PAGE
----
I've already pointed out how the musical offers "the greatest illusion of spontaneity and effortlessness" (Feuer, 1995, p. 447). Additionally, it offers timelessness, even in the midst of its story. The stage version of Hedwig, I've heard, is set during a single show, with the asides and flashbacks (and I hope animations) drawing on that. This film version offers several different shows and a linear plotline that covers probably less than half the film, with the flashbacks and asides and animations adding to that plotline even as they pull away from it. Flashbacks as memory--they don't exist in the past, they exist in the present.
(I remember in my Media Theory class last quarter, we were talking about Groundhog Day, which happened a few times, and whether or not it was "Classical Hollywood Cinema." The professor had a problem with the nonlinear structure, but I argued that the film is actually quite linear. Phil's story is linear. It's just time around him that isn't.)
Hedwig's story is linear. It doesn't matter that we get flashbacks. Those flashbacks are not events happening in the past. Not really. They are happening in Hedwig's head in the present. It's like the whole show is just a long therapy session for Hedwig. Tell me about your childhood. Tell me about your mother. That sort of thing. I'll probably explore "The Origin of Love" from a mythological perspective in the next few days, but I think it's important to look at it (and the flashbacks) from a psychological perspective. Mulvey (1989) would love this movie.
I won't assume that you're familiar with Mulvey. Though I'd heard her referenced before, I never actually read her piece that so many film critics until this year. Mulvey applies psychoanalysis, particularly Freudian. Mulvey spends a bit of energy and time and words on the idea of the "image of the castrated woman." She writes:
An idea of woman stands as lynch pin to the system: it is her lack that produces the phallus signities... the function of woman in forming the patriarchal unconscious is twofold, she first symbolises the castration threat by her real absence of a penis and second thereby raised her child into the symbolic.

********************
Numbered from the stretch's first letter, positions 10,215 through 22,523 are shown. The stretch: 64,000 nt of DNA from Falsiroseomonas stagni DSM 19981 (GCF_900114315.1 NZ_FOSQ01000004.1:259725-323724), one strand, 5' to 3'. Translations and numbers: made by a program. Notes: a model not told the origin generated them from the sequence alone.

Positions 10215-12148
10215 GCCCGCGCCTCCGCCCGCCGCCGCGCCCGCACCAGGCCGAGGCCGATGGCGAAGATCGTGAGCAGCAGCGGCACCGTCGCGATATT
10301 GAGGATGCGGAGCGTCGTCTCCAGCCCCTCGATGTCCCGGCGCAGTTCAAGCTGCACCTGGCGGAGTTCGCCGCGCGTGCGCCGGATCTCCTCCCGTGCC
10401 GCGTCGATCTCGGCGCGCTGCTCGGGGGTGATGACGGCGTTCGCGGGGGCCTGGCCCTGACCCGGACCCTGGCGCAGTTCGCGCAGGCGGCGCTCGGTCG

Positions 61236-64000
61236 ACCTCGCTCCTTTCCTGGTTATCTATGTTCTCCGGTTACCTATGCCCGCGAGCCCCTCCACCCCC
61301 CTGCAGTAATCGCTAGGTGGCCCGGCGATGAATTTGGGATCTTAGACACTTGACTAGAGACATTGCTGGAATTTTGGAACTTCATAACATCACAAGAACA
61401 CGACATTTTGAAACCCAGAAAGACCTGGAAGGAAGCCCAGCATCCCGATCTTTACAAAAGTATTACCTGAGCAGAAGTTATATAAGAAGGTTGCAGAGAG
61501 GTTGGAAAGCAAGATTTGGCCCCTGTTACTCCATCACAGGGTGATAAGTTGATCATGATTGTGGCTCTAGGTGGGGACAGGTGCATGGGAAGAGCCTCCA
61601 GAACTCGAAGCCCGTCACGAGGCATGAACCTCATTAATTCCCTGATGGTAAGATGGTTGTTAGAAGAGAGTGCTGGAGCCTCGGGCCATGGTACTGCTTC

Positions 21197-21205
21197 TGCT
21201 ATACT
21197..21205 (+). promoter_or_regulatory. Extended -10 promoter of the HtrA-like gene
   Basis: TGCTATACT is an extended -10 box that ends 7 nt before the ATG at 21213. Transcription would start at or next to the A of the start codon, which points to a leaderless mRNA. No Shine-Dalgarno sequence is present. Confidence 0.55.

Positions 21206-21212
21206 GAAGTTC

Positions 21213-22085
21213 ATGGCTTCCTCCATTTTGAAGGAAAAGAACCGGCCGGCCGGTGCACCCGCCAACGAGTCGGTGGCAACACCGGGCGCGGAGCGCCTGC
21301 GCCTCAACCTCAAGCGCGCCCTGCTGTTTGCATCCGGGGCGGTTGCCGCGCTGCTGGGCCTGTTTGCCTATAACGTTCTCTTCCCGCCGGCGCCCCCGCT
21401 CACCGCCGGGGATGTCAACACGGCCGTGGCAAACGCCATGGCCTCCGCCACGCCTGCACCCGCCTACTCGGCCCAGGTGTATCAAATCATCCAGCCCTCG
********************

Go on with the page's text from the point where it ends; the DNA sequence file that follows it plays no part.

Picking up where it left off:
I don't know about that last bit, but the rest raises some interesting issues in regards to Hedwig. Hedwig, of course, is by all the usual definitions, not really a woman, nor any longer a man. As the character's creator tells the Toronto Star, "Hedwig didn't choose her fate, but her wound created something absolutely unique." In Mulvey's terms, Hedwig absolutely embodies that castrated woman. Maybe a bit too literally, in fact. Her begging Tommy to "love the front of me" is the lowpoint for this story. Arguably, she can't even love herself. She needs Tommy to love her, to be her other half (per "The Origin of Love"). But, go back to the beginning of the "Origin of Love" sequence and you'll see in Hedwig's "first diary, age 2 to 6" that each of the people that have touched her in her life are depicted the same way. On the one hand, spooning is nice, but there's also the potential implication that these people have "touched" Hedwig inappropriately. I don't think that's what Mitchell had in mind...
But there is a negative implication to all of these people not facing one another, to Hedwig's mother and father not facing one another, to Hedwig and Yitzhak not facing one another, and Tommy "maintain[ing] a near perfect ignorance of" Hedwig's front. It's perhaps, also the reason the people in "The Origin of Love" knew nothing of love; they couldn't face each other. Couldn't look one another in the eye. The climax of the film, after all, is Hedwig, stripped of her feminine costume, facing Tommy in the dark. In that moment, they are virtually identical. Hedwig has found (and lost) her other half... Or, given the setup for the very next scene, she has become her other half. Before, ever since the botched operation, since Luther left her behind, she has been stuck as half a person, struggling with her identity. In the end, she finds herself.
(In doing so, she can also allow Yitzhak some space, offering him her wig.)
Mitchell explains that Hedwig is "about the possibility of art healing, of love mixing with art to find some kind of wholeness and peace... She's more than a woman or a man. She's a gender of one and that is accidentally so beautiful."
Works CitedFeuer, J. (1995). The self-reflexive musical and the myth of entertainment. In B.K. Grant (ed.), Film Genre Reader II (441-455). Austin, TX: University of Texas Press.
Mulvey, L. (1989). Visual pleasure and narrative cinema. Screen, 16(3). 6-18.
Ouzounian, R. (2014, June 18). John Cameron Mitchell to host Hedwig and the Angry Inch sing-along in Toronto. Toronto Star. Retrieved from http://m.thestar.com/#/article/entertainment/stage/2014/06/18/singalong_hedwig_and_the_angry_inch_comes_to_lgbt_film_fest.html